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Peer support resources for solos and small firms

  • July 01, 2015
  • James Careless

Compared to their larger legal counterparts, solo practitioners and small law firms don’t have the time or money to invest in analysing and improving their business practices. Fortunately, there are many peer-based support options that can them up their games in affordable, efficient ways.

Tap Into associations

Whether it be a local CBA branch or a group of lawyers focused on a specific area of legal practice, associations can be great peer resources. After all, their members are lawyers too; they have an intimate knowledge of the struggles of legal life.

A case in point: As a solo who specializes in immigration, Toronto lawyer Vince Wong relies on the Canadian Association of Refugee Lawyers, the CBA’s National Citizenship and Immigration Law Section, and the Toronto Lawyers Association for peer support. “I tap into these associations for the additional formal training I need, and to keep myself on top of changes to the law and new legal precedents,” said Wong. “These are my peers; people who are doing the same work as I am, and who understand what I am dealing with.”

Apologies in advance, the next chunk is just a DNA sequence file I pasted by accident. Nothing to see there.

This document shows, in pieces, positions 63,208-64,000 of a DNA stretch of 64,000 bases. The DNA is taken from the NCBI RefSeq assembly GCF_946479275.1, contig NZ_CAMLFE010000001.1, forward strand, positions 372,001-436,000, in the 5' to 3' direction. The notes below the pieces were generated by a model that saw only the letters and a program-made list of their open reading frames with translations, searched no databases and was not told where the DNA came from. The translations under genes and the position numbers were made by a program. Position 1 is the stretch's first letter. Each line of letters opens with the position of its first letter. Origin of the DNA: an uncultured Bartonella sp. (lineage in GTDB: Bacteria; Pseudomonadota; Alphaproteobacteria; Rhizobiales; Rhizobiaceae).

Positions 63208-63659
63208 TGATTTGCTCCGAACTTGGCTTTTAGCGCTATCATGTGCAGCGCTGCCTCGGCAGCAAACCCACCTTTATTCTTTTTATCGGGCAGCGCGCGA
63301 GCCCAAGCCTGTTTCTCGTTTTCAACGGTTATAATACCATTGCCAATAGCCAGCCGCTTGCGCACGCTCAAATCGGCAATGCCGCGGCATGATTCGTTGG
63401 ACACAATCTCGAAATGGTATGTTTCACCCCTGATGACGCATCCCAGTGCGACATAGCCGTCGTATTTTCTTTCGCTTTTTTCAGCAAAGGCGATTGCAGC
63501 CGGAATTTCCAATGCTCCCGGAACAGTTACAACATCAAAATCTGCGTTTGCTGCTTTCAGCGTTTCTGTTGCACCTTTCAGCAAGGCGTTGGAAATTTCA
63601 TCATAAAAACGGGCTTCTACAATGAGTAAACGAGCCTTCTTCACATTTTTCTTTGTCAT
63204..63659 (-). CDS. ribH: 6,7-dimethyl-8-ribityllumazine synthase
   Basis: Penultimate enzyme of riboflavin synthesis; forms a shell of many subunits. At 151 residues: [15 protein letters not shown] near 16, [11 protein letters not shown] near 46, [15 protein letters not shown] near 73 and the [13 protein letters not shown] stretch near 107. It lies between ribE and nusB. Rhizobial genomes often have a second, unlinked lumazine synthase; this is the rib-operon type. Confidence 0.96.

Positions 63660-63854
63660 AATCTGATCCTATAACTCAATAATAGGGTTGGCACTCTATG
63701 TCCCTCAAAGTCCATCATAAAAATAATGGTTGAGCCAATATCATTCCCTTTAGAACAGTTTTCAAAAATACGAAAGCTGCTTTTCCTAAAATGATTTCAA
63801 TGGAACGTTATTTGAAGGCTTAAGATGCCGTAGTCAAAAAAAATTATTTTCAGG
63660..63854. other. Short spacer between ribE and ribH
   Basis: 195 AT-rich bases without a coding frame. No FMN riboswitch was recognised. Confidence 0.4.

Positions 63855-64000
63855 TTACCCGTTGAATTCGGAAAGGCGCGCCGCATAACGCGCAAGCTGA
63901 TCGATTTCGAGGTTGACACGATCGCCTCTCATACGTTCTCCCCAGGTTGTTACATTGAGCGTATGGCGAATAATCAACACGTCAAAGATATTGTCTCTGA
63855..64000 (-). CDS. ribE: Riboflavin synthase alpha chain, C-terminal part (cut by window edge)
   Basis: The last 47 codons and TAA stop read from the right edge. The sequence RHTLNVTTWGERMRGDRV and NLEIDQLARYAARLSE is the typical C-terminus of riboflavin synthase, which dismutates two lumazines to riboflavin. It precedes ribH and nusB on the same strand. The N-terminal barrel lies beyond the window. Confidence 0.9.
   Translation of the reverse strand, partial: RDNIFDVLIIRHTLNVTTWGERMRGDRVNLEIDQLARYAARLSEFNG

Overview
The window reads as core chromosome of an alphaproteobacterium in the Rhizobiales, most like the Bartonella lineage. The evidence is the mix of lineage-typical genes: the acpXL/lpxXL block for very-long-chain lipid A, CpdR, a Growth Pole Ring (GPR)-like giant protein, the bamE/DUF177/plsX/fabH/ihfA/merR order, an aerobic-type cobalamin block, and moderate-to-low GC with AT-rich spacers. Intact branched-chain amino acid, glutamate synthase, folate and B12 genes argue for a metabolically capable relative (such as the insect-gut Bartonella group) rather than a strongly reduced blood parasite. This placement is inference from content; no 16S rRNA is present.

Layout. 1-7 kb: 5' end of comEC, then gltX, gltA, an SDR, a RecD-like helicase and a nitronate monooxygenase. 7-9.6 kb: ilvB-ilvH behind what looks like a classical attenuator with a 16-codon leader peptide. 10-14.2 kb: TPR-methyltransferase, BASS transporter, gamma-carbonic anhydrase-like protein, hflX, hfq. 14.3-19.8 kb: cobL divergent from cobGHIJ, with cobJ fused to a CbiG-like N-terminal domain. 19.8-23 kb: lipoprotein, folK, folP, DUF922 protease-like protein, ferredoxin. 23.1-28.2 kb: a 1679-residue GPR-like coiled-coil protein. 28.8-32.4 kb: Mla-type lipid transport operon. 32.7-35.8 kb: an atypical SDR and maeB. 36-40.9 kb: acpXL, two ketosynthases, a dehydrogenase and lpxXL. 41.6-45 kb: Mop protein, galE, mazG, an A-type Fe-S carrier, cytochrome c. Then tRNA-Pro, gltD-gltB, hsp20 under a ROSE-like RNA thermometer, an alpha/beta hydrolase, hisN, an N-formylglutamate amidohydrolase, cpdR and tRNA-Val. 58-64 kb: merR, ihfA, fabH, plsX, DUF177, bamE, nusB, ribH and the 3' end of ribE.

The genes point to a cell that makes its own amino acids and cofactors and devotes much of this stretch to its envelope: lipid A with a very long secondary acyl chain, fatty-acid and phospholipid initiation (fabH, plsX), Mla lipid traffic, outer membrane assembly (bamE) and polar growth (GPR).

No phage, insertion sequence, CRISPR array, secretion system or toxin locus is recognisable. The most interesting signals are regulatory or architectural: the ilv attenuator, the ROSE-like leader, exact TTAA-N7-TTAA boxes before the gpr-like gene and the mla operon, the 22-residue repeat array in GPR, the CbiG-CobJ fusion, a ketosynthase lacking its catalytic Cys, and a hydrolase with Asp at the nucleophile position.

Go online, young lawyer!

Now more than ever, the web is the go-to place for quick access to legal peer support resources. Options include the CBA’s National Small, Solo and General Practice Forum; the Law Society of Upper Canada’s LAWPRO website; and the Law Society of British Columbia's Practice Resources and Support Page; among many, many others. Another option to consider is The Law Office Management Association, a not-for-profit group that covers all the administrative management areas involved in running a solo/small law firm.

Jennifer Reynolds is the founder of Fresh Legal, a two-lawyer firm in Ottawa. She goes online for peer support; not just from resources such as the ones listed above, but also social media sites such as LinkedIn and Twitter. “I also seek out users of the same online products I use, such as Clio, for their ideas and advice,” she said.